The fog machine seems to have kicked in. With the purplish-green
lighting, there is something of a purple haze.
The overhead screens are showing a series of slides, mostly from
TechEd exhibitors and sponsors. Microsoft is letting IBM run one of
their ads for their Unix servers. And the room’s pretty
BillG is on stage now. He’s talking about smart devices, open
standards for data exchange (XML, of course). He goes on to digital
productivity: collaboration, brainstorming, screen sharing, finances,
photos, games, music, etc. Looks like he’s getting ready to tell us
how .NET will unify all these activities.
Next comes a history lesson, broken down by decade: 70s
(mainframes); 80s (file sharing, PC); 90s (HTML, Web). He says we’re
now in the XML era, and that XML is a protocol that can support the
new P2P applications people want to run. Interesting that he doesn’t
say we’re in the “Windows” era - it’s something he would have said a
few years ago. The interop story is still being told here.
On to another slide with more chronological progressions: platforms
and languages. He starts with the PC and MS-DOS (BASIC), next is the
GUI and Windows (Visual Basic), and finally the Internet/Internet
Explorer/IIS (Visual Studio, Visual Studio .NET).
Donkeys on the Hood
Time for a cutesy demo - they’re running the old QuickBasic
BillG hits a few donkeys, and then it’s on to the latest version, href="http://msdn.microsoft.com/vbasic/donkey.asp">Donkey.NET. There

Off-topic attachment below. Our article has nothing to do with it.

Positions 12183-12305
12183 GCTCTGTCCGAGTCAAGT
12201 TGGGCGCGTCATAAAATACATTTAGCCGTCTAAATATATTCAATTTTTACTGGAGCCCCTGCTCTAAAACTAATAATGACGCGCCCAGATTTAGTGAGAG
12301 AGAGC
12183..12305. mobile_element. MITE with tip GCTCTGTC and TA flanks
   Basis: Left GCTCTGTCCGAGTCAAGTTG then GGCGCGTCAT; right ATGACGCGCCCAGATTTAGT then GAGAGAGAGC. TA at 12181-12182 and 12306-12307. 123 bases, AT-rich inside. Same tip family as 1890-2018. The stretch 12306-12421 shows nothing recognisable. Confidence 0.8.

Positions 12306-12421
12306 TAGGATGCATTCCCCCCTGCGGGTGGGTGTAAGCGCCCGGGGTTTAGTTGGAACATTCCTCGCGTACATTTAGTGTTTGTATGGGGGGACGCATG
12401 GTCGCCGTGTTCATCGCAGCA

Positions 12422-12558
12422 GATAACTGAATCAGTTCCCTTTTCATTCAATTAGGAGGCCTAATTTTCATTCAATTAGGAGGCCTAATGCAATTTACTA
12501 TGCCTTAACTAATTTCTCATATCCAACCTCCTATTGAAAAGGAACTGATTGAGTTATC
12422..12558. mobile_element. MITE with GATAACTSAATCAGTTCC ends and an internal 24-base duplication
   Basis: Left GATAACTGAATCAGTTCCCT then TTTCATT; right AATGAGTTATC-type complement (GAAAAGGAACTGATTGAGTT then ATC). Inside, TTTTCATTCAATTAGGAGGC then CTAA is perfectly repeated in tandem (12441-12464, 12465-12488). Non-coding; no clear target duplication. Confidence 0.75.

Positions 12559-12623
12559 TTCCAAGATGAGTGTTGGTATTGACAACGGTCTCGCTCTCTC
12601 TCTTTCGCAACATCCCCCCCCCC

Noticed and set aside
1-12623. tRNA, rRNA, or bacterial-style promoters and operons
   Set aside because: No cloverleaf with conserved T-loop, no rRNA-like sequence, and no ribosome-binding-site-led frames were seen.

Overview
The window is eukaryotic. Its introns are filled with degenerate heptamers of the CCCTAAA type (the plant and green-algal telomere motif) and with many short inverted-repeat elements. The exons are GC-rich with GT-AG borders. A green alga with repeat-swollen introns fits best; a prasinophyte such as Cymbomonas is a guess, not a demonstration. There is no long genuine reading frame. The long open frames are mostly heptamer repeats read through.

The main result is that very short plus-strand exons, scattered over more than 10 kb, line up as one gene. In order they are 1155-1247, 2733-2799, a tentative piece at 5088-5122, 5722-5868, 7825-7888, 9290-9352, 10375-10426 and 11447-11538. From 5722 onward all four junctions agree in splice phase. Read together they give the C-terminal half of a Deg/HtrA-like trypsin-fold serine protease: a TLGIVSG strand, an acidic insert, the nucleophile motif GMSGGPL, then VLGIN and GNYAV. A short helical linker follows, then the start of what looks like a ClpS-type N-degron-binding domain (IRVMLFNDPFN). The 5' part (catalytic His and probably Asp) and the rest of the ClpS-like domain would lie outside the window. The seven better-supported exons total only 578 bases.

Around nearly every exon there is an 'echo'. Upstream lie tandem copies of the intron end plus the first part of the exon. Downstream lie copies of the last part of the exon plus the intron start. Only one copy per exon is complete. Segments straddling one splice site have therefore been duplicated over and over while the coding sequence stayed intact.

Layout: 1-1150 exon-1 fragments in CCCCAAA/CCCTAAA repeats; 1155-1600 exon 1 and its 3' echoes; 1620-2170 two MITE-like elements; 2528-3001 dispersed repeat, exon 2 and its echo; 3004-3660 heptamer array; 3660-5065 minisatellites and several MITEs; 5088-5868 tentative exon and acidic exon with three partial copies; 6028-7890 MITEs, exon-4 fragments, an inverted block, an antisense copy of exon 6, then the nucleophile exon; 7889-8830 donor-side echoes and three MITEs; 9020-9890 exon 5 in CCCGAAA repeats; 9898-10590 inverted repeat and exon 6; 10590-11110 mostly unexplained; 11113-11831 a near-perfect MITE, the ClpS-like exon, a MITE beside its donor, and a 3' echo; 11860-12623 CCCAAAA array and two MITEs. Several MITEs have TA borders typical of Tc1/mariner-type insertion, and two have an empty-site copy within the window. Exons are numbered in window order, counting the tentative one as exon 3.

are two important improvements over the original: Donkey.NET is
rendered using the Revolution3D
graphics engine, and the goal is to hit as many donkeys as
possible instead of avoiding them. BillG doesn’t hit so many donkeys
as he did in DONKEY.BAS, and it’s time to use web services to download
different target models: Bill chooses the Pirate over the Rabbit as
his target. So, instead of running over cute bunnies, he’s
running over peg-legged pirates desperately trying to flee him on
their one leg… quite gruesome. I can’t wait to play it.
Next, we see a timeline of the XML standardization. The interop
message comes through again, but he makes a point to tell us that
Windows will compete to be the platform of choice.
Another web services demo. Can’t get enough of those web
services. We’re seeing how to build an app with Visual Studio .NET - choosing “Add Web Reference”
leads to an option to search for published services using Microsoft’s
UDDI directory. Then you get a look at the WSDL, and can add it to your program. After you
add it, you can invoke it as though it were something you imported via
“using” or “Imports”. Intellisense kicks in since you added the Web
Dim wsFlight as New net.scandinavian.FlightService myResult = wsFlight.GetFlightStats(FlightNo, DayOffset)
That was simple. Cool.
Aside from a few interesting announcements and
a video game, there wasn’t much in the way of new information in Bill
Gates’ keynote. It was encouraging to hear the interop story repeated,
but we still need to wait and see. The big unanswered question is
will non-windows platforms be first-class players in Hailstorm? Wait
and see, and give them hell if it doesn’t come to pass.
Read about day two here.